national Mastitis Council (NMC) is not “national,” it’s international; and it’s so much more than “mastitis.” About 20 percent of NMC members and about 25 percent of NMC Annual Meeting attendees live outside the United States.
Regarding the word “mastitis” in NMC’s name, Andrew Johnson, the 2003 NMC President and 2019 NMC Award of Excellence recipient, said, “The scope of NMC reaches beyond mastitis into all aspects of milk quality. It’s no longer simply mastitis. We’re also about quality, food safety, shelf life and bacteria counts. Our objectives are to help deliver high-quality, healthy dairy products to consumers everywhere.”
Given NMC’s international significance and work beyond mastitis prevention, treatment and control, the 2020 NMC Annual Meeting in Orlando, Florida, Jan. 28-31, takes on a strong international flair. Under the direction of Sarne De Vliegher of Belgium, NMC first vice president and annual meeting program chair, the committee developed five primary themes for this year’s general sessions:
#innovationthatworks #dairyupdatefromaroundtheworld #mastitispathogensrevisited #motivationalinterviewing #scienceintopractice
Confirmed topics and speakers include:
- Innovation in Prevention, Control and Detection of Mastitis with Ynte Schukken, GD Animal Health Service & Wageningen University, Netherlands
- Dairy Update from Around the World with Jason Lombard, National Animal Health Monitoring System, USA; Hans Graber, Agroscope, Switzerland; Herman Barkema, University of Calgary, Canada; Peter Mansell, University of Melbourne, Australia; Marcos Munoz, Universidad de Concepcion, Chile; and Wenxue Wu, China Agricultural University
- Mastitis Pathogens Revisited, with Bart Pardon, Ghent University, Belgium (Mycoplasma); Anja Sipka, Cornell University, USA (Escherichia coli); Hans Graber, Agroscope, Switzerland (Staphylococcus aureus); Jeroen De Buck, University of Calgary, Canada (Non-aureus staphylococci); Paolo Maroni, Cornell University, USA (Streptococcus uberis)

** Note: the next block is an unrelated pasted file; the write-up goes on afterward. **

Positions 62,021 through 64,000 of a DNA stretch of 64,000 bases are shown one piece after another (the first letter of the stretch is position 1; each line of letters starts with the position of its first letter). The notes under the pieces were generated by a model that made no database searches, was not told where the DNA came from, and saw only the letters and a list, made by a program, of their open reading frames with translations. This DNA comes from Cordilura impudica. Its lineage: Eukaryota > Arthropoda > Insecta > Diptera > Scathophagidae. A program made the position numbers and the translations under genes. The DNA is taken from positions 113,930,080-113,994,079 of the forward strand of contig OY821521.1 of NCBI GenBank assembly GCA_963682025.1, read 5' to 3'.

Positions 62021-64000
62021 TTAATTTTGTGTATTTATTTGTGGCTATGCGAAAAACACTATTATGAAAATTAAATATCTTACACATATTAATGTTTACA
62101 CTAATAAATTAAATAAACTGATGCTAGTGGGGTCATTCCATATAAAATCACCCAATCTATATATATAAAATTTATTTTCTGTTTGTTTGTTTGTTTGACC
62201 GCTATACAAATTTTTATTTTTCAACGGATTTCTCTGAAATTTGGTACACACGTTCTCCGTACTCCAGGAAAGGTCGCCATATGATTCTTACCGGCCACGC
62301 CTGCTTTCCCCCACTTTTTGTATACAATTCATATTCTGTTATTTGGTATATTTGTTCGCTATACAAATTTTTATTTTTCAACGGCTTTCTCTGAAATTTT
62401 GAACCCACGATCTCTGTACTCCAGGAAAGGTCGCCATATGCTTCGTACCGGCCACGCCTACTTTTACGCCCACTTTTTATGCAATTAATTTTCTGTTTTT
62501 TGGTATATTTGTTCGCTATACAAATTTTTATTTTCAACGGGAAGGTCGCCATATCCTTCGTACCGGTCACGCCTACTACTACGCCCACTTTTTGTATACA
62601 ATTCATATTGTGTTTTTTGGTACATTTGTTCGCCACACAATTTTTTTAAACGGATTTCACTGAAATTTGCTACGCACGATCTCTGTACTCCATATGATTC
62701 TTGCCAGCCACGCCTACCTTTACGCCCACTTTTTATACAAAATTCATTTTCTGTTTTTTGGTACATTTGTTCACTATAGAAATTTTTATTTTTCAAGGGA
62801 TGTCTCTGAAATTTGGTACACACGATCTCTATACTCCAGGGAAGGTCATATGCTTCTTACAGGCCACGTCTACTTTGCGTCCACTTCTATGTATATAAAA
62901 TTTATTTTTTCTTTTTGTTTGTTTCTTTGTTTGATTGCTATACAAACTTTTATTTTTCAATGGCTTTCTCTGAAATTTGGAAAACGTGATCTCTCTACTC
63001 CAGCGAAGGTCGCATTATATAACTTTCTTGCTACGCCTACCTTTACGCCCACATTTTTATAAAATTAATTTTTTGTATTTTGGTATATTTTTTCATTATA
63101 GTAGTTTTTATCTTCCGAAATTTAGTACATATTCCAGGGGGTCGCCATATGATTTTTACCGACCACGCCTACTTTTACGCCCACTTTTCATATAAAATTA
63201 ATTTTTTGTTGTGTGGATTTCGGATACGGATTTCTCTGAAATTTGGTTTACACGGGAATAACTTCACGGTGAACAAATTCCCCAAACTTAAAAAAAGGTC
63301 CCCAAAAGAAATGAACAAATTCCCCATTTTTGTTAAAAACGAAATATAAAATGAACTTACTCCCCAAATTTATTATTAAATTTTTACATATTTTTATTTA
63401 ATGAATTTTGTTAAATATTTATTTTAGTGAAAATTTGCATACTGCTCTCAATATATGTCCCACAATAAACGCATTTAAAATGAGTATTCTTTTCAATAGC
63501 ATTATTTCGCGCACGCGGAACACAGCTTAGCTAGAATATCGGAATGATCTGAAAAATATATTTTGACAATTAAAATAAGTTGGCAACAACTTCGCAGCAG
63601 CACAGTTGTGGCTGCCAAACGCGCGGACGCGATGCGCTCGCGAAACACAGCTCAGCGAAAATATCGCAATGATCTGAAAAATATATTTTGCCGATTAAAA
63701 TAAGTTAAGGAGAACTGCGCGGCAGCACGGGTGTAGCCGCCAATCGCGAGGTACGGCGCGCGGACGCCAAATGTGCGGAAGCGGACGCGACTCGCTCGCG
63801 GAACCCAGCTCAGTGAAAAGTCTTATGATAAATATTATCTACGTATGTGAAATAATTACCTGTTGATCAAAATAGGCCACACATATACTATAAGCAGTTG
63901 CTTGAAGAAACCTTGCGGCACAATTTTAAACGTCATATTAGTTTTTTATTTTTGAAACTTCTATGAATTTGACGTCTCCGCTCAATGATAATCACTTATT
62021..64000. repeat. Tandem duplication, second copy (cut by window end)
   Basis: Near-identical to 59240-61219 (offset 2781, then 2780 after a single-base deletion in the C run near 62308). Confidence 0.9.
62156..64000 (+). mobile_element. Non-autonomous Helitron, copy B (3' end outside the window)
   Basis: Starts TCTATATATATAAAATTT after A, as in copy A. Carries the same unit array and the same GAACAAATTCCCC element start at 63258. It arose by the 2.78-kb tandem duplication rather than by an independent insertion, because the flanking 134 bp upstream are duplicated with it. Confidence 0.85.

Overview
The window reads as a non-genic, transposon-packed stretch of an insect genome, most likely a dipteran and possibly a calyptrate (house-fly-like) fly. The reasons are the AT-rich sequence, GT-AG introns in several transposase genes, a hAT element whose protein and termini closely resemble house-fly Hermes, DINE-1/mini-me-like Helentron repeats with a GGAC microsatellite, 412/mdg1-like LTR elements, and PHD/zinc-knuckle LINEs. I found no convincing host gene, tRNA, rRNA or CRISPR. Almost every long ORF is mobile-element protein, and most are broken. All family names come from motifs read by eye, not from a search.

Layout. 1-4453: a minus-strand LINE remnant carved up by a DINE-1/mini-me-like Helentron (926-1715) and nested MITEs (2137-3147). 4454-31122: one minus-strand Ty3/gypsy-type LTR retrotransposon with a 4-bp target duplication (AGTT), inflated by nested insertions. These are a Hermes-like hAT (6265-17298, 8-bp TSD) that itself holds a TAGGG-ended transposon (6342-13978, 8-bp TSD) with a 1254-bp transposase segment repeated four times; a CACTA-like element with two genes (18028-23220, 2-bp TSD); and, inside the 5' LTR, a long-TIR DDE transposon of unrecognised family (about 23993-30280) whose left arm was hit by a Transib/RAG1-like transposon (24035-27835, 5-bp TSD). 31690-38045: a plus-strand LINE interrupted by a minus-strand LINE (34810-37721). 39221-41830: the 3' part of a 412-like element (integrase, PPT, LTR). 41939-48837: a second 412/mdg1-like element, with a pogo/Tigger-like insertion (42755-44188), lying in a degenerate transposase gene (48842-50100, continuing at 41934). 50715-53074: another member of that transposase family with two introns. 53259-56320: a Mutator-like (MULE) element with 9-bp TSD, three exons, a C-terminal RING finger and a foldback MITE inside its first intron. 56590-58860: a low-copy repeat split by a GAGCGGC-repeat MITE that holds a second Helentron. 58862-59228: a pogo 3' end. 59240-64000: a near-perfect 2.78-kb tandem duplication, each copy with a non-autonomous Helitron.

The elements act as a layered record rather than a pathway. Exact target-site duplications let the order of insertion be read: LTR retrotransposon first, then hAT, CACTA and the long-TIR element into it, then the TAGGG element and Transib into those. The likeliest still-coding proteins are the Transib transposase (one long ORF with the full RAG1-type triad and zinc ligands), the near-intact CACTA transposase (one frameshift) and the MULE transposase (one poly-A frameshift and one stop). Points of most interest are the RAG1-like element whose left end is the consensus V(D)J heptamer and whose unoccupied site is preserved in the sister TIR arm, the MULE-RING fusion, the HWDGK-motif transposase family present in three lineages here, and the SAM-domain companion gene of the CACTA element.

- Motivational Interviewing, with Kristen Reyher, University of Bristol, UK (Why Do We Care About Communications? & Enhance Farmer Engagement in Advisory Interactions); Lynne Johnston, Halley Johnston Associates Ltd., UK (What is Motivational Interviewing?); Rachel Hayton, Synergy Farm Health, UK (Interactive Demonstration of Motivational Interviewing & Consistent Conversation)
- Science Into Practice, with Peter Edmondson, UdderWise Ltd., UK (Controlling Contagious Mastitis & Controlling Environmental Mastitis); Sofie Piepers, Ghent University, Belgium (What can the Data Tell Us?) and Ian Ohnstad, The Dairy Group. UK (What can the Milking Machine Tell Us?).
‘Sunshine State’ hosts meeting
The upcoming NMC Annual Meeting will be held in Orlando, Florida, USA – “The Theme Park Capital of the World.” A dynamic program providing up-to-date research and practical applications of the latest findings in mastitis control and milk quality will be available for the expected 400-plus attendees.
Located in Central Florida, Orlando typically draws 75 million visitors a year. As one of the world’s most visited tourist destinations, Orlando’s famous attractions form the backbone of its tourism industry. The two most significant attractions are Walt Disney World, opened by the Walt Disney Company in 1971, and the Universal Orlando Resort, opened in 1990 as a major expansion of Universal Studios Florida. NMC’s host site is the DoubleTree at the Entrance to Universal Orlando.